In his Mises, the last Knight of Liberalism [2007], Jörg Guido Hülsmann writes:

In the early summer of 1919, [Mises] led negotiations with representatives of the new—and as it turned out, short-lived—Communist government of Hungary, concerning the property rights of Austrian citizens in Hungary. The official leader of the Hungarian delegation was the ambassador to Austria, but this man rarely took part in the meetings and thus the real leaders on the Hungarian side were one Dr. Görög and one Dr. Polanyi1. Görög was a colorless bureaucrat without any strong political feelings, but Polanyi had a brilliant mind and was a convinced Communist who clashed at many meetings with Mises, often in long discussions of fundamental questions of social philosophy.

Hülsmann 2007, e. 4269

There is no reason to doubt that, for Jörg Guido Hülsmann, it is effectively Karl Polanyi since he adds in a footnote attached to this passage, five years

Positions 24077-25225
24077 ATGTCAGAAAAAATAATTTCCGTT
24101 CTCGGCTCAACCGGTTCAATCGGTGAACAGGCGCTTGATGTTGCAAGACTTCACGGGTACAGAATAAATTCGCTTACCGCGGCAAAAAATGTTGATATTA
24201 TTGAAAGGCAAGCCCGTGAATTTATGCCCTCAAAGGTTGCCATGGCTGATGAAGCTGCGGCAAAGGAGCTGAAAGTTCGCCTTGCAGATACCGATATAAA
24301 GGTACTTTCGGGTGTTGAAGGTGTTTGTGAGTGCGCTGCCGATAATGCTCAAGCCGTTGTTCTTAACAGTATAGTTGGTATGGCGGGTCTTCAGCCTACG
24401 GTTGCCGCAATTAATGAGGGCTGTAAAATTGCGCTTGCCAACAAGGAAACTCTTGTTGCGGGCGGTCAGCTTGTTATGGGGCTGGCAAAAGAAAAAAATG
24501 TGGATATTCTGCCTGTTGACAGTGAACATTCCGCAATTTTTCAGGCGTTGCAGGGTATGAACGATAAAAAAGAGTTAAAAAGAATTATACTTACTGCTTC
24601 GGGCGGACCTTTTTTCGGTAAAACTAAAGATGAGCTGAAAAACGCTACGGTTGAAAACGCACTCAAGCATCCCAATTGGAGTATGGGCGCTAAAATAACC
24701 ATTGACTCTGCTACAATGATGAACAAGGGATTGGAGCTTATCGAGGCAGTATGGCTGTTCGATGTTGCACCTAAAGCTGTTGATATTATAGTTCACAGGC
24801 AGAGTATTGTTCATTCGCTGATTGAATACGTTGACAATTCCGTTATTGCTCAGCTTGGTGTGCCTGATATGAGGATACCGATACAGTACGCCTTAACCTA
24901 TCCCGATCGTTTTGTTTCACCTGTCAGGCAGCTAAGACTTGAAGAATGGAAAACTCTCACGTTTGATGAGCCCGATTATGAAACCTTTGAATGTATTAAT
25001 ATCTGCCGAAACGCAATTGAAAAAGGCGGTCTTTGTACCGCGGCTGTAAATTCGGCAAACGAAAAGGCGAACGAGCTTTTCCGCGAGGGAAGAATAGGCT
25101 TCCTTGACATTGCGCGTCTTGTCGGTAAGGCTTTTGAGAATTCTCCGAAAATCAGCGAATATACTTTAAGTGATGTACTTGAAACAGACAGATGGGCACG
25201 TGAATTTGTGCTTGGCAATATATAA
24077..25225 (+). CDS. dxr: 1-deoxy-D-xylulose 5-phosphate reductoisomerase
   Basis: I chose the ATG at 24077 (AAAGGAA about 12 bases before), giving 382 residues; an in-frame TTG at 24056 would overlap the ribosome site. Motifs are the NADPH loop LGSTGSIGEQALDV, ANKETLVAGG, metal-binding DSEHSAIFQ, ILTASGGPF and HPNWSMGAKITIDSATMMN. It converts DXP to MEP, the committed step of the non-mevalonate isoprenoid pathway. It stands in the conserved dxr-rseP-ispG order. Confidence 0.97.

Much later, in February 1924, Karl Polanyi sent Mises his paper “Sozialistische Rechnungslegung” which had been published in the Archiv 49 (1922) and asked Mises for an offprint of his critique of this article. Polanyi by then lived in the 7th district in Vienna. His letter did not sound very clear (see Mises Archive 80: 87).

p. 1082 / emp. 14843

Considering Karl Polanyi’s biography, it is possible. He is in Vienna since June 1919, for medical reasons2, and, if he actually played a small role in the communist government in Hungary, within People’s Commissariat of Social Production, before he went, it is astonishing anyway to find him with this responsibility in Vienna during the Summer.

Still, if this is the case, the dialogue between Polanyi and von Mises would begun, then, in 1919. Von Mises would have been the first person Polanyi have debated in Vienna, before he answered to him in 1922, then to follow, but in a tacit way, to quarrel with him, and this until his last years during which the “catallactic triad” could not help but target von Mises’ philosophy.

Notes

  1. See Mises Archive 74: 11ff. [Note by J.G. Hulsmänn.]
  2. In fact, it is Ozkar Jászi who, through his intercession with Otto Bauer, then minister in Austria, allows Polanyi to go in Vienna for treatment [Dale 2016, 60].

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